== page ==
Skin disinfection iodine, gentian violet or local alternative
Fungal skin infection benzoic acid + salicylic acid ointment
Pain/fever acetylsalicylic acid or paracetamol tablets
Prophylactic drugs retinol (vitamin A)
ferrous salt + folic acid tablets
June 7th, 2014 77 68
Drug classification system:-
The main purpose of having an
international standard is to be able to
compare data between countries.
Different classification systems : -
◦ Anatomical Therapeutic Chemical (ATC)
classification develop by Norwegian researchers.
serve as a tool for presenting drug utilization statistics
recommended by WHO for international comparisons
June 7th, 2014 69
◦ Anatomical Therapeutic (AT) classification developed by
the European Pharmaceutical Market Research
The EPhMRA classification system is used worldwide
by IMS (International Marketing Services) for
providing market research statistics to the
June 7th, 2014 70
Step 7:- Provide feedback of results
Prepare a scientific interpretation of the results
rather than a value judgment.
Success of any DUS depends on feedback of
results to prescribers, other hospital staffs
involved in the study and to administrative
The results can also be circulated to hospital
staff via newsletters or the hospital’s academic
June 7th, 2014 71
Step 8:- Develop and implement
If a drug use problem is identified the next step is to
consider how the problem can be addressed.
◦ Educational - educational meetings, development of
protocols, letters to individual physicians.
◦ Operational - modification of drug order forms,
development of stringent drug use policy, manual or
computerized reminders, prescribing restrictions,
formulary additions/deletions etc.
June 7th, 2014 72
Step 9:- Re-evaluate to determine
if drug use has improved
Drug use and prescribing patterns need to be
monitored to determine the success of intervention
Re-evaluation is usually done 3-12 months after the
introduction of the intervention
Collection of data as in original DUS
Should be a continuous process at regular interval
June 7th, 2014 73
Step 10:- Re-assess and revise the
Results of the previous DU studies help to
improve quality, efficacy and effectiveness
of future DU studies.
June 7th, 2014 74
Step 11:- Feedback results
Circulate results of the DUS
Obtain opinions about success of interventions
and improvement of drug use.
Analyze and act accordingly
June 7th, 2014 75
Reflects the number of drugs that account for 90% of
drug prescriptions and adherence to local or national
Can be applied at different levels
◦ Individual prescriber
◦ Group of prescribers
Gives a rough estimate of the quality of prescribing.
June 7th, 2014 76
Drug utilization evaluation
Drug utilization evaluation (DUE) is defined as an
authorized, structured, ongoing review of physician
prescribing, pharmacist dispensing and patient
DUE is ongoing, systematic process designed to
maintain the appropriate and effective use of drugs
Synonymous- Drug Utilization Review (DUR)
Medication use evaluation (MUE) is similar to
DUE but emphasizes on improving patient’s clinical
outcome and individual quality of life.
June 7th, 2014 77
Objectives of DUE:-
To ensure that drug therapy meets current
standards of care
To control drug costs
To prevent problem related to medication, ADRs
To evaluate effectiveness of drug therapy
To identify areas of practice that require further
education of practitioners.
June 7th, 2014 78
Classification of DUE:
A) Prospective DUE:-
◦ Involves evaluating a patient’s planned drug therapy
before a medication is dispensed.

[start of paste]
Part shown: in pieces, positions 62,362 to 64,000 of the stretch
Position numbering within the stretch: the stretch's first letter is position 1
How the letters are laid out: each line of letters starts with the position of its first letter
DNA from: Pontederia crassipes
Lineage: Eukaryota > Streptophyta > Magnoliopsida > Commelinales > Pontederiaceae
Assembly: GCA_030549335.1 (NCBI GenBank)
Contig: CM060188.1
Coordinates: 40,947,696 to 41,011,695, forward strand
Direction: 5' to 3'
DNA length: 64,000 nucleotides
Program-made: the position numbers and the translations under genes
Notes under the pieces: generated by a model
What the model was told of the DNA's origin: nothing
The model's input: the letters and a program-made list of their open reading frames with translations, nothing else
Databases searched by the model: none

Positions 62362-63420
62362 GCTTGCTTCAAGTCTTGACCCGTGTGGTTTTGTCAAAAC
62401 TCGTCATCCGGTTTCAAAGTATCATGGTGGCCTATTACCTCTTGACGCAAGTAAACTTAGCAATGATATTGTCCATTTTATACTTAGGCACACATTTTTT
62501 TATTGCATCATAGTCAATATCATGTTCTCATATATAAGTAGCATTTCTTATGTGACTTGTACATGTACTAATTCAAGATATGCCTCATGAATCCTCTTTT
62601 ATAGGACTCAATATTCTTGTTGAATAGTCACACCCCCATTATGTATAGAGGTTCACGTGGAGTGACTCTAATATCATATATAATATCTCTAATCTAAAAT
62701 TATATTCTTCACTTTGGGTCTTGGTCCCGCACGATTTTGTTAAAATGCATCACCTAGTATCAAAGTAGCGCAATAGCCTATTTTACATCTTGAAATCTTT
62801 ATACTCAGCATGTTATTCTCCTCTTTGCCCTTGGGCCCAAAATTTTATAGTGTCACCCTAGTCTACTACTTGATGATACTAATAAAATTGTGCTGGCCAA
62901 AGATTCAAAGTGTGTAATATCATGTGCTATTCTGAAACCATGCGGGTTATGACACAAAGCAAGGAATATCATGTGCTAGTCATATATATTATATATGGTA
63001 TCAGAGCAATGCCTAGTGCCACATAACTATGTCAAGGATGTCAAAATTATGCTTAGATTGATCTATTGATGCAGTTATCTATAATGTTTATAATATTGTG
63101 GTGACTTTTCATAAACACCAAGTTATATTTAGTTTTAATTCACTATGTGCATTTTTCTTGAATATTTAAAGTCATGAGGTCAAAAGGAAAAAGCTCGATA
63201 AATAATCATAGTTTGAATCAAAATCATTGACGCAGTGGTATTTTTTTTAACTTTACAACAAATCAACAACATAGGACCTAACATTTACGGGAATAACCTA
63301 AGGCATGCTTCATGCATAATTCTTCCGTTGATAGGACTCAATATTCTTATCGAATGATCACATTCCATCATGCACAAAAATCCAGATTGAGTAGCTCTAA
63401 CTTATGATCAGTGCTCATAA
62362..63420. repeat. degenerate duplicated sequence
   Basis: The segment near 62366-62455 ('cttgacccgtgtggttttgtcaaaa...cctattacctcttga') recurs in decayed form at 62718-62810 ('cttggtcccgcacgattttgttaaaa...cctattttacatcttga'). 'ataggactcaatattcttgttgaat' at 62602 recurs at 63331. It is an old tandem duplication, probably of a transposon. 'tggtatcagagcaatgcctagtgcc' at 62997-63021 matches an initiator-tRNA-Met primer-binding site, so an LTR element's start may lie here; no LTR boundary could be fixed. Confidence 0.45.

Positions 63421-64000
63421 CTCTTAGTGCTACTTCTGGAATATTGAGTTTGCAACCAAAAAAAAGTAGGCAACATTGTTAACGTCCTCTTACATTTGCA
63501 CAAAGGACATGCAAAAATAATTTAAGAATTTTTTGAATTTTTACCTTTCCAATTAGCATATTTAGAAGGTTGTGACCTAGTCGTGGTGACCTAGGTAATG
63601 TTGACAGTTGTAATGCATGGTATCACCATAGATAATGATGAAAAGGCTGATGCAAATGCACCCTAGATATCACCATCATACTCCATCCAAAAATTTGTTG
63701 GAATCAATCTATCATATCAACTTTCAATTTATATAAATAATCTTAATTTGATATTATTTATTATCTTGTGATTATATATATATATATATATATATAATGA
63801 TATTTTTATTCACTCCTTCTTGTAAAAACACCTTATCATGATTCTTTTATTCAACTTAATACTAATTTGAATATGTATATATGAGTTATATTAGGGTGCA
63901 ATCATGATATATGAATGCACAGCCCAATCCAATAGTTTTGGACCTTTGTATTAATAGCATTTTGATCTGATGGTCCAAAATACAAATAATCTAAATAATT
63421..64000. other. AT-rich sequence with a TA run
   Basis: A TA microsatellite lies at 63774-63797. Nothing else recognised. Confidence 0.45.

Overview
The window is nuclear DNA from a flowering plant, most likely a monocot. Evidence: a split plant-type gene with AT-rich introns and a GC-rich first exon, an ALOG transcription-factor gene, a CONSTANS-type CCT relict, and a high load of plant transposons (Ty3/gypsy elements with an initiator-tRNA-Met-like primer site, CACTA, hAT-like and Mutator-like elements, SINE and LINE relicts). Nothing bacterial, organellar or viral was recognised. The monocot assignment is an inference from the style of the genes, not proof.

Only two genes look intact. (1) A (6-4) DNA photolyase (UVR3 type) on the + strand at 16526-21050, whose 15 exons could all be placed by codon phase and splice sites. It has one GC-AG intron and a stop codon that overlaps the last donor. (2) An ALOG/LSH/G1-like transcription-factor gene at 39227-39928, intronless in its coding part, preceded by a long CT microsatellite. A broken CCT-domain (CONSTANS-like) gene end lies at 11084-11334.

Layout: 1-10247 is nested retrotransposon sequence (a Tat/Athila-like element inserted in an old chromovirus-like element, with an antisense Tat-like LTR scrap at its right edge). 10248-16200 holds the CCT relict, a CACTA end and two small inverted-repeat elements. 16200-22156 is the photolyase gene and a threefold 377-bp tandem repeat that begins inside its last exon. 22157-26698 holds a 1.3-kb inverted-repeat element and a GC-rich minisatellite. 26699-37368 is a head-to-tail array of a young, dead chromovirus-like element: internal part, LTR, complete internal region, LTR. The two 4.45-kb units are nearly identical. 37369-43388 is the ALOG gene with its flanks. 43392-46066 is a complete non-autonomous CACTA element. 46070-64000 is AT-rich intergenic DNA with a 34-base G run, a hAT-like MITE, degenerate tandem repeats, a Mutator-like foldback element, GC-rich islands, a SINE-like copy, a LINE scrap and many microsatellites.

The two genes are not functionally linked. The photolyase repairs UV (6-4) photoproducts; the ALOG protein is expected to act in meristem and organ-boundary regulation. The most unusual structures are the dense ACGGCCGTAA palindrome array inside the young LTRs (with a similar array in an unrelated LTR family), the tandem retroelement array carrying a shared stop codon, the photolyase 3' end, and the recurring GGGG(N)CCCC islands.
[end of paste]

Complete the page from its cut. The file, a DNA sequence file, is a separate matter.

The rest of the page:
◦ Pharmacists perform prospective reviews by assessing
prescription medication’s dosage and it’s directions
and reviewing patient information for possible drug
interactions or duplication of therapy.
June 7th, 2014 79
Typical criteria reviewed in prospective
studies include the following:-
Dosage form and routes of administration
Duration of therapy
Adverse drug reactions and drug interactions
June 7th, 2014 80
B) Concurrent DUE:-
◦ Performed during the course of treatment and involves
ongoing monitoring of drug therapy to ensure positive
Typical criteria reviewed:-
◦ Drug interactions
◦ High or low dosages
◦ Duplicate therapy
◦ Drug-disease interaction
◦ Over and under utilization
◦ Drug-age precautions
◦ Drug-gender precautions
◦ Drug-pregnancy precautions
June 7th, 2014 81
C) Retrospective DUE :-
◦ Simplest to perform since drug therapy is
reviewed after the patient has received
◦ Patients medical chart or computerized
records are screened to determine whether the
drug therapy met approved criteria.
June 7th, 2014 82
In retrospective studies, the criteria
Evaluation of indications and contra-indications
Monitoring high cost medicines
Comparison of prescribing between physicians
Cost to patient
Over and under utilization
Incorrect drug dosage
Adverse drug reaction
June 7th, 2014 83
Statistical application in Drug
Statistical Package for social science (SPSS) can be
Chi square test can be used to test the difference
between the proportions.
June 7th, 2014 84
The study of drug utilization in an evolving field.
The use of large computerized databases that allow
linkage of drug utilization data to diagnosis, subject to
some inherent limitations, is contributing to expand this
area of study.
Importance of drug utilization studies in
pharmacoepidemiology has been increasing due to their
close association to other areas like- public health,
pharmacovigilance, pharmacoeconomics and
June 7th, 2014 85
Successful research in drug utilization requires
multidisciplinary collaboration between clinicians,
clinical pharmacologists, pharmacists and
Without the support of the prescribers, this research
effort will fail to reach its goal of facilitating the
rational use of drugs.
Only by a combination of regulatory, informative and
educational actions, together with a general
improvement of the quality of in and out-patient
medical care in the National Health System, the use of
drugs can be more rational.
June 7th, 2014 86